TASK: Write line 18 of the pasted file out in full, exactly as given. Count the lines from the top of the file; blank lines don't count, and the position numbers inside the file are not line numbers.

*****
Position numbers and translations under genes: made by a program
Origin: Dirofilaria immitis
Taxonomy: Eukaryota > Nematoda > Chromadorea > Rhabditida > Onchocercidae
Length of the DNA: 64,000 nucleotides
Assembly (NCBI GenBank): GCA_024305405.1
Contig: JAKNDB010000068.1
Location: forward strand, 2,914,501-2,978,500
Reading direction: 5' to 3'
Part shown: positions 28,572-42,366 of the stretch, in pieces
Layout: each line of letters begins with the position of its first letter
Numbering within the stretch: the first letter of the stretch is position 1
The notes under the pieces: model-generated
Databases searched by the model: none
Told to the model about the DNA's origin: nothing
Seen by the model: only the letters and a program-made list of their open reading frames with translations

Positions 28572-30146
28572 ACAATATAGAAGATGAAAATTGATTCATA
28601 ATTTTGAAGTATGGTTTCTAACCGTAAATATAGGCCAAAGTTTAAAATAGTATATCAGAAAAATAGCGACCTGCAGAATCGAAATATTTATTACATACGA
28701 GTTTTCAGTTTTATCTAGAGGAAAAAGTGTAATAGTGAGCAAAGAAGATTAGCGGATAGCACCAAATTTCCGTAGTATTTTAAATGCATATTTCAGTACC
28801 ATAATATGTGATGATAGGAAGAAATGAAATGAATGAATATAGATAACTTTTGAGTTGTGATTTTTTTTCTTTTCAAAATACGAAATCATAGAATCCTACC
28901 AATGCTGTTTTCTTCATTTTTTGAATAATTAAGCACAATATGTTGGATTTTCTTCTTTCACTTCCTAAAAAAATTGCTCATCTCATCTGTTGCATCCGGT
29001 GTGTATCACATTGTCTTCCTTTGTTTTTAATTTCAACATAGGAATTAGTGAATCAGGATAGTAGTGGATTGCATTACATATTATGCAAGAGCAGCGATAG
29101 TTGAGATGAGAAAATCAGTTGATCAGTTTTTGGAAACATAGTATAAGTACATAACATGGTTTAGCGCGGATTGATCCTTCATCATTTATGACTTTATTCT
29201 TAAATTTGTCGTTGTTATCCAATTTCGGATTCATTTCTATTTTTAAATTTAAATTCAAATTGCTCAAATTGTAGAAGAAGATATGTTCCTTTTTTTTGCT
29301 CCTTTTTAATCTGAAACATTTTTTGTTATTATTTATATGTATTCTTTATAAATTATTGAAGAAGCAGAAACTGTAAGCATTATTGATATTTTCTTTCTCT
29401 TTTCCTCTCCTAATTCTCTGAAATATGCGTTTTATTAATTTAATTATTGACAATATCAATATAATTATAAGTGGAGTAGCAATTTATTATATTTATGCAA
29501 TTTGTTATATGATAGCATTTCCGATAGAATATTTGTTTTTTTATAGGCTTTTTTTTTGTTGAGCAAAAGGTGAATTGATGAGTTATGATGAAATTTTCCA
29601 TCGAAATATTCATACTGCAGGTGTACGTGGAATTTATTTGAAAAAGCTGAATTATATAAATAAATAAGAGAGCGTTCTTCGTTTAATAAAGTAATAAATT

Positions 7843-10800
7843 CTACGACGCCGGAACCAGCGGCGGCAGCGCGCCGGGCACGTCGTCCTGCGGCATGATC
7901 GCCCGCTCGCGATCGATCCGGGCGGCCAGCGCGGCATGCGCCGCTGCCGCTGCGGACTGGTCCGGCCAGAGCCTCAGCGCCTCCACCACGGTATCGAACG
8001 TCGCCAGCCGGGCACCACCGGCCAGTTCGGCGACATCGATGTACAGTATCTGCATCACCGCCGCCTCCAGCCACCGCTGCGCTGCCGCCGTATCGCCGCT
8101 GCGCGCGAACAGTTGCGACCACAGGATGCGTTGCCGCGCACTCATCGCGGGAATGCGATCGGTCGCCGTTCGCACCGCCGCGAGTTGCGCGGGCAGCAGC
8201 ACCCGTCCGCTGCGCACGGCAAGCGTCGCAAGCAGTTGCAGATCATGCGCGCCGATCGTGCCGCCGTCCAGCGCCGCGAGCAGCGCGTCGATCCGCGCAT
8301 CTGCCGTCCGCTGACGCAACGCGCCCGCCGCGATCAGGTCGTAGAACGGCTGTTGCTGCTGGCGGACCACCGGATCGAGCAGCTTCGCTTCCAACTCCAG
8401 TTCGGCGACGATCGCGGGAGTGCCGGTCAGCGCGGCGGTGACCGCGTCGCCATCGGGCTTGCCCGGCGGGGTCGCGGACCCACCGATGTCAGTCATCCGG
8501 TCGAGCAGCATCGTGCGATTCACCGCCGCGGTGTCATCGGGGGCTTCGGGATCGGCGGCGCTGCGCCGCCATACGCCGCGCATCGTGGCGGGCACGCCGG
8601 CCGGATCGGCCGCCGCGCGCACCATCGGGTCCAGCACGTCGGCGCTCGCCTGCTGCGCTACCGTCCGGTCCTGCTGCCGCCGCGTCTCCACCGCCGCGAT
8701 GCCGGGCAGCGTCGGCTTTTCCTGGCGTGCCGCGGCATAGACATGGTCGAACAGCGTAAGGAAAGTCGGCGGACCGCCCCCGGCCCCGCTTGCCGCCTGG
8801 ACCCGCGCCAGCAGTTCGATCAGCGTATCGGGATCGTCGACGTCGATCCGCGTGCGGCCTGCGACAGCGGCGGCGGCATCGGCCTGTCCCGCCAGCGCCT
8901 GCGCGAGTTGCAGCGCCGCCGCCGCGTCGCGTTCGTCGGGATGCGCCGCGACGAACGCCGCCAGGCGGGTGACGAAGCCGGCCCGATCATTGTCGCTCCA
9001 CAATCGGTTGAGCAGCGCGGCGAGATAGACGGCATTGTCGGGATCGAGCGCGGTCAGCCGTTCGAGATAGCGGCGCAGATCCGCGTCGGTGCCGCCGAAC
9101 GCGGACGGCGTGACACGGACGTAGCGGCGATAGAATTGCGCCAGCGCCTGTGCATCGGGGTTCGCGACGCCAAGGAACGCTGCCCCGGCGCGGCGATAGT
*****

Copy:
28601 ATTTTGAAGTATGGTTTCTAACCGTAAATATAGGCCAAAGTTTAAAATAGTATATCAGAAAAATAGCGACCTGCAGAATCGAAATATTTATTACATACGA